Photographer:Fotograaf: Joey Roberts
UM student wins public’s Medical&Health Award at Student Research Conference
Nousjka Vranken (25), first-year physician and clinical researcher, can’t really say there was a special moment when she thought: ‘I want to be a researcher,’ but by now everything is pointing in that direction. For four years, she has worked part-time as a research assistant at MUMC+’s department of Heart Surgery, two years ago her first article was published and last week she won the public’s award in the category ‘Medical and Health’ at the national Student Research Conference in Nijmegen.
For her bachelor’s thesis at Health Sciences, Vranken tried out a monitoring technique that measures the blood flow through the veins of a breast after a breast reconstruction. “This concerns a breast reconstruction in which the skin and fatty tissue from the abdomen is used instead of a prosthesis. The body recognises that these are parts of the body and the chances that the nerves remain intact is greater, which means that there is a greater chance that the breast will remain more susceptible to sensations. The veins from the abdomen are connected with the veins in the breast. Sometimes they get blocked or damaged. If that happens, this will be clear in the first 24 hours. Checks are now being carried out by looking at the colour and the temperature of the skin. The monitor continually records how much oxygen there is in the blood.”
Sticky patches are used to attach the monitor to the breast that was operated on and the healthy breast. The latter is used for comparison to the operated breast. “Just how good the blood flow is, differs considerably per person. Age, mobility, hormones and medication: they all play a role. The comparison with the healthy breast gives you a good idea of what is normal for the woman concerned.” This also means that the technique can only be used in the case of a one-sided breast reconstruction. “These are the most common ones, but during this pilot we also collected data that may make it possible in the future to apply it in cases in which both breasts are operated on.”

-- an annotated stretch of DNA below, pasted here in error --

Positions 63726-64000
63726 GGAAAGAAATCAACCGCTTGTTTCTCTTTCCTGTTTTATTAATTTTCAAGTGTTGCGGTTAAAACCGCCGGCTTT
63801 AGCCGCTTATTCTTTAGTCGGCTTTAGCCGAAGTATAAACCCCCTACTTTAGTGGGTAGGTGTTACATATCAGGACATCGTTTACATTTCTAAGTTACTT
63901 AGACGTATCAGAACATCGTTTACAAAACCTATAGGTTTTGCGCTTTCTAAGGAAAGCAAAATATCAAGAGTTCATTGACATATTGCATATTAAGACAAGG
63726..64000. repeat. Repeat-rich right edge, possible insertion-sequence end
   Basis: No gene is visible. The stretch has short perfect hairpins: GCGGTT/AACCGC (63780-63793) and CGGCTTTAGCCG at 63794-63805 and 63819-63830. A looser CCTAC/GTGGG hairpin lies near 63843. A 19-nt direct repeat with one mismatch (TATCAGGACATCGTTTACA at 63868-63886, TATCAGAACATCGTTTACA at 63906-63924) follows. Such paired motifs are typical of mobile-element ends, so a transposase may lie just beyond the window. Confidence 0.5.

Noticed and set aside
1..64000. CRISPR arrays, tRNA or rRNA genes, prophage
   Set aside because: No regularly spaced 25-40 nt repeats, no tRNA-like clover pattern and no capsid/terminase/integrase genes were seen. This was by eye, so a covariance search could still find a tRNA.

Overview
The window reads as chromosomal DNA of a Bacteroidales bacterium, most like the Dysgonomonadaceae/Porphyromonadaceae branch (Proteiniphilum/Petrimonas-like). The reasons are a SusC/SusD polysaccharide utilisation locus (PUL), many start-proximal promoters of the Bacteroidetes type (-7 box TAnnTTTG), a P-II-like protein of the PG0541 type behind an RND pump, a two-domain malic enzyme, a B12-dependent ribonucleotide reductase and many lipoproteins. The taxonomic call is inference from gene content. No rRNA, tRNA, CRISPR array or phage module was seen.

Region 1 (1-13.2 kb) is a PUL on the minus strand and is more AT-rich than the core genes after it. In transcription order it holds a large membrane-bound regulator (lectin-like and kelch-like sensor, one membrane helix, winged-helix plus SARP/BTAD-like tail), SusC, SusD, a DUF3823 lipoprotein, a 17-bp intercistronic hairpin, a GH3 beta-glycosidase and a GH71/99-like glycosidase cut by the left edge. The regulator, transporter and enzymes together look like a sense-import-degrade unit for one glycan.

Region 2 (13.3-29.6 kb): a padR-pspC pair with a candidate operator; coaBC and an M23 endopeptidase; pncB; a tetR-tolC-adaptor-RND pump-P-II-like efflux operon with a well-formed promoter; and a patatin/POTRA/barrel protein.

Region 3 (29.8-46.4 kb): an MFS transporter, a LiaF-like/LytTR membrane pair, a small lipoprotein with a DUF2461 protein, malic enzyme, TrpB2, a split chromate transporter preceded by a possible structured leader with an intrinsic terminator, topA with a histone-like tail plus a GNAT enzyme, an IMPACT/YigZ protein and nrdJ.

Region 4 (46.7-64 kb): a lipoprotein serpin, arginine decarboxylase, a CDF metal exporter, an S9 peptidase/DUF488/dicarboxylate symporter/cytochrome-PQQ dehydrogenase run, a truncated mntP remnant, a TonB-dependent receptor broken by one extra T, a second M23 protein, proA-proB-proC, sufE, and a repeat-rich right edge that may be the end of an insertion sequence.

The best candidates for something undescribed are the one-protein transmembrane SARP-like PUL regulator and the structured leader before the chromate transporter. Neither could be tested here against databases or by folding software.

The monitor, which can measure oxygen levels in tissue, plays an important role in Vranken’s life. “I have been using it for years.” She investigated the effect on the brain when a vein is clamped during heart surgery, studied microcirculation in the arms, and monitored the risk of blood clots in the legs of patients who were in intensive care with heart and lung problems.
This was all done from the department of Heart Surgery, where she arrived five years ago as a work placement student from her first study programme of Biomedical Studies at Zuyd Hogeschool. “I set up a database at the time containing data from eight thousand people. I then carried out research into the risk factors that play a role in infections after blood transfusion. That eventually became my first article. When I started at Health Sciences in Maastricht – Biomedical Studies was not enough to be accepted as physician and clinical researcher – my supervisor called me. He asked if I would like to do more research. I was so fortunate. It is very flexible so I can combine it well with my studies.”
Vranken has not had enough yet. “Tissue oimetry, measuring oxygen levels in tissue, is really my thing. There are so many different applications. When does it have added value and when does it not?” She would really like to start a PhD track alongside her studies. “Then, in four years’ time, I would be Doctor as well as a doctor. I am already working on it, trying to be first author in articles.” She wants to use the award money of €750 on a visit to a conference. “They are always expensive.”
In her future career, Vranken also wants to combine the two interests. “Although I don’t know yet how my time will be divided. I noticed how I liked the contact with patients during my work placements for Biomedical Studies. I did Higher General Secondary Education, so I couldn’t do Medicine, but I did do an entrance exam in Belgium after I completed my Biomedical Studies. I was unsuccessful, as I had not been able to study enough because I was writing my thesis.” So I took the route of physician and clinical researcher through Health Sciences. Vranken doesn’t know yet what she will specialise in, but cardiovascular diseases would be the obvious choice. “Maybe some day I will tire of it, but actually I can’t imagine that.”
Student Research Conference
The Student Research Conference is organised annually by VNSU with the aim of promoting bachelor’s research in the Netherlands and Flanders. Vranken was one of the thirty students who were invited to give an oral presentation about their research, while thirty others gave poster presentations. There are various categories, in addition to ‘Medical & Health’ there is 'Language, Culture & Law', 'Exact' and 'Economy & Society'. There is a prize awarded by the public and by the jury for every category. In addition the best poster presentation is awarded a prize.